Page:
Tunisian security forces gather at the scene of an assault on a house outside the town of Ben Guerdane near the border with Libya on March 3, 2016 (AFP)
Tunisian media reported on Monday that Russia is set to increase its role in combating terrorism, with a focus on the Islamic State group in the Maghreb after deadly attacks struck the Tunisian city of Ben Gardane on 7 March.
Dozens of Islamist fighters stormed the Tunisian town of Ben Gardane near the Libyan border, attacking army and police posts in a raid that killed at least 50 people, including civilians.
Since its 2011 revolt to oust ruler Zine El-Abidine Ben Ali, Tunisia has struggled with Islamist militancy at home and across the border, with fighters trained in militant camps in Libya carrying out two attacks in Tunisia last year.
Tunisian daily newspaper Al-Sabah reported that Russia recently supplied Algeria with images captured by satellites along the borders with Tunisia and Libya, as well as Mali and Niger.
The newspaper quoted Algerian sources claiming that these images have helped the Algerian army foil several infiltration attempts by militant fighters and weapons smugglers.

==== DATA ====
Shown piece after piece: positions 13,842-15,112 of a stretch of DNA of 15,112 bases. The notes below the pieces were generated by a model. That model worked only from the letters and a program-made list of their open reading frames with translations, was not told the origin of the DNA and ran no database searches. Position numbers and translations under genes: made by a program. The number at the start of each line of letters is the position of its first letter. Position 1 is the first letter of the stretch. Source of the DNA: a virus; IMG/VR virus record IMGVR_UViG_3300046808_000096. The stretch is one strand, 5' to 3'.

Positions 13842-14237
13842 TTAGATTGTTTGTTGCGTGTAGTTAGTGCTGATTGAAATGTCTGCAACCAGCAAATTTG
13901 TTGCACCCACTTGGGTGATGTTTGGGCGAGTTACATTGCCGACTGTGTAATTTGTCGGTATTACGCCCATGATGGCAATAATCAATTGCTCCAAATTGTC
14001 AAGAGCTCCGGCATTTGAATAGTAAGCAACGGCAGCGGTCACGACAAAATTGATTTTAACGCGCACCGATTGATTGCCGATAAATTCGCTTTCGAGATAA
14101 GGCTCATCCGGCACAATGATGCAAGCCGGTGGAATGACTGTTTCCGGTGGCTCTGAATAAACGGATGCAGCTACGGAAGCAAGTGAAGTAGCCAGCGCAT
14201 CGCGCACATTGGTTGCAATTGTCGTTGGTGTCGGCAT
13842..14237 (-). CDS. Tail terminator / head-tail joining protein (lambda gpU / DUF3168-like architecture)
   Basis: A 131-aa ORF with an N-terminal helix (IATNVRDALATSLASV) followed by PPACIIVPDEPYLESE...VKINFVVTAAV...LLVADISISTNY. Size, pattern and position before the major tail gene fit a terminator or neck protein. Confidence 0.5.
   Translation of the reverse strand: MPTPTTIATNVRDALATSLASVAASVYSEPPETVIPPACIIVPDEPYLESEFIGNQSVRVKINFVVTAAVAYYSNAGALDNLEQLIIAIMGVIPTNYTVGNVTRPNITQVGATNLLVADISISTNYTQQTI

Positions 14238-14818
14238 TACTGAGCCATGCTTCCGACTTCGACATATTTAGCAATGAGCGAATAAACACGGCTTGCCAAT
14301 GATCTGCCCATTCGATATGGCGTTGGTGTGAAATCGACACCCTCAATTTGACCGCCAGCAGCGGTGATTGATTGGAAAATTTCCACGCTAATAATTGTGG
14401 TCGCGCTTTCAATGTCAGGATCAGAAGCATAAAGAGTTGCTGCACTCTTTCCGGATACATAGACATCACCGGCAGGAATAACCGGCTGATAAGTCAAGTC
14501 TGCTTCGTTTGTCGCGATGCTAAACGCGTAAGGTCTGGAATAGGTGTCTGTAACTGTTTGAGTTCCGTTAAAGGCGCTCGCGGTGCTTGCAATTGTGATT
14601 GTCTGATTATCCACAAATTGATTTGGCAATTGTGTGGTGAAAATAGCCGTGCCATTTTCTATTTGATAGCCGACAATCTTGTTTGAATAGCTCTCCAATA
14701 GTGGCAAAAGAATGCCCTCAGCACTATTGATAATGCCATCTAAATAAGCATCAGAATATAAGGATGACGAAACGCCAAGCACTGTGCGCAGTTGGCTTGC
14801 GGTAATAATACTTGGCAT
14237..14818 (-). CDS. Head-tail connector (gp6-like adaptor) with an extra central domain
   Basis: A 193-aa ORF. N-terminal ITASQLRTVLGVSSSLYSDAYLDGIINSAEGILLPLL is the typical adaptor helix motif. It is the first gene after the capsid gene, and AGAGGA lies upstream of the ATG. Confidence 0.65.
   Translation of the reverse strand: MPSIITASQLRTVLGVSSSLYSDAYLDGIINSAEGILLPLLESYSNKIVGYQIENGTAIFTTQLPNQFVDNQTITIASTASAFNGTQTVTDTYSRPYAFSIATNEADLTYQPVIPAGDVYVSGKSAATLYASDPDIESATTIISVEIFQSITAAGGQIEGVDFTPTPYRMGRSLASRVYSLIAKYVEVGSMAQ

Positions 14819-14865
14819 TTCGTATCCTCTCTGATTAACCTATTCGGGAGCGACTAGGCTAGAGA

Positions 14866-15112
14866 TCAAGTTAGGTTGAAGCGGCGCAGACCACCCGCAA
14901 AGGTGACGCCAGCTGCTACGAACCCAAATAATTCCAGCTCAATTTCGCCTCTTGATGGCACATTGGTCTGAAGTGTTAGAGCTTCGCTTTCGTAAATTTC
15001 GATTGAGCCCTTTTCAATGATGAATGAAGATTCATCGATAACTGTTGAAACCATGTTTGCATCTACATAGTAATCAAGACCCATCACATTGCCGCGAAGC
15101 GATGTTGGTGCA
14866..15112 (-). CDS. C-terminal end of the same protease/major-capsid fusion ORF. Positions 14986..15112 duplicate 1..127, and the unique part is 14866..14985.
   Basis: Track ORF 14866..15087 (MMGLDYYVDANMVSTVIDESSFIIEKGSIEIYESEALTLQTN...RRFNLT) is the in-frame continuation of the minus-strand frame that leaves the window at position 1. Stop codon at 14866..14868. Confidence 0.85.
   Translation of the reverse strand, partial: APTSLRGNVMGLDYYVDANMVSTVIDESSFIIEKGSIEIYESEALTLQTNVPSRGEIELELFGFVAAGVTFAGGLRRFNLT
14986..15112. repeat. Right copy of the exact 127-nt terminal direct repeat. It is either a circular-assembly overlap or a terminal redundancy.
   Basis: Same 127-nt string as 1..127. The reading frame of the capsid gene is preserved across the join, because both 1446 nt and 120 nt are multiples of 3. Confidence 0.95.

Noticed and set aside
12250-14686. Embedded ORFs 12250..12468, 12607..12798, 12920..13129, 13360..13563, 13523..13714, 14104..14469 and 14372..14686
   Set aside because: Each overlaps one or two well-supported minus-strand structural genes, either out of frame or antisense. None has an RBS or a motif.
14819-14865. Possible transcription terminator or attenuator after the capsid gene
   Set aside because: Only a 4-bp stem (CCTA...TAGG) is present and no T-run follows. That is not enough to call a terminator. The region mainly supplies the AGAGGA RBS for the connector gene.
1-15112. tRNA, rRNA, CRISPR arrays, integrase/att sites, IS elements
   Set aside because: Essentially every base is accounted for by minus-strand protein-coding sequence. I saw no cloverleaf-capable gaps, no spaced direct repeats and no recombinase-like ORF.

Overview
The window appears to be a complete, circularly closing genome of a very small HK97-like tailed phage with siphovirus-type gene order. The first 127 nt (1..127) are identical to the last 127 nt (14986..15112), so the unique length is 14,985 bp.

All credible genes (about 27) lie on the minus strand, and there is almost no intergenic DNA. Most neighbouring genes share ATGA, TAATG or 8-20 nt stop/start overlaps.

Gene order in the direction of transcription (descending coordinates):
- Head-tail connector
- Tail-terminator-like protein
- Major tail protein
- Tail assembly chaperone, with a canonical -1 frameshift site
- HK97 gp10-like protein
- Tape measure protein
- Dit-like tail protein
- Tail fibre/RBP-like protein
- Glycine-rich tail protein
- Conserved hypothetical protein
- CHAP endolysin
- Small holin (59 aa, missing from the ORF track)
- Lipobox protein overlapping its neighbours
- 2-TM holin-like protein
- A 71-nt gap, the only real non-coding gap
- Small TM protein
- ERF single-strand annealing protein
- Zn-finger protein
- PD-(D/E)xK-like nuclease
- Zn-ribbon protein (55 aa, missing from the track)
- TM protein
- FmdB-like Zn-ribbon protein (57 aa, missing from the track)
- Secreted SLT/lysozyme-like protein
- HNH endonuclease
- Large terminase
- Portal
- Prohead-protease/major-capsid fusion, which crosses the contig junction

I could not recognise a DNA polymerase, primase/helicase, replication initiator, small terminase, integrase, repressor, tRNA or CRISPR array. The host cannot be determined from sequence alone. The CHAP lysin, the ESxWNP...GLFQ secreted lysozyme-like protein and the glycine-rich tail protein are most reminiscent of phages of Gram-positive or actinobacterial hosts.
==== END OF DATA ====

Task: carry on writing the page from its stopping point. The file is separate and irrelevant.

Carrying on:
Al-Sabah pointed out that Algeria has asked Moscow to provide it with information about the movement of terrorists in the region, and that Algerian authorities presented the images captured by the Russian satellites to the Tunisian authorities.
Monday's edition of Algeria’s widely circulated Al-Shrouk newspaper, which is published in Tunis, headlined the announcement of a state of alert along Algeria’s borders with four Tunisian provinces.
The newspaper also reported that, "Moscow is going to open an unprecedented page in military and security cooperation with Tunisia," including supplying it with "Russian weapons, such as helicopters, to combat terrorism and protect its borders."
In terms of security developments on the ground, a Tunisian security source announced on Monday that a terrorist cell of eight Islamic State militants was arrested in Jendouba in the northwest of Tunisia and on the Algerian border.
Tunisian Foreign Minister Khamis Al-Jheinawi is now on an official visit to Moscow to prepare for the expected visit by Russian President Vladimir Putin to Tunisia in May.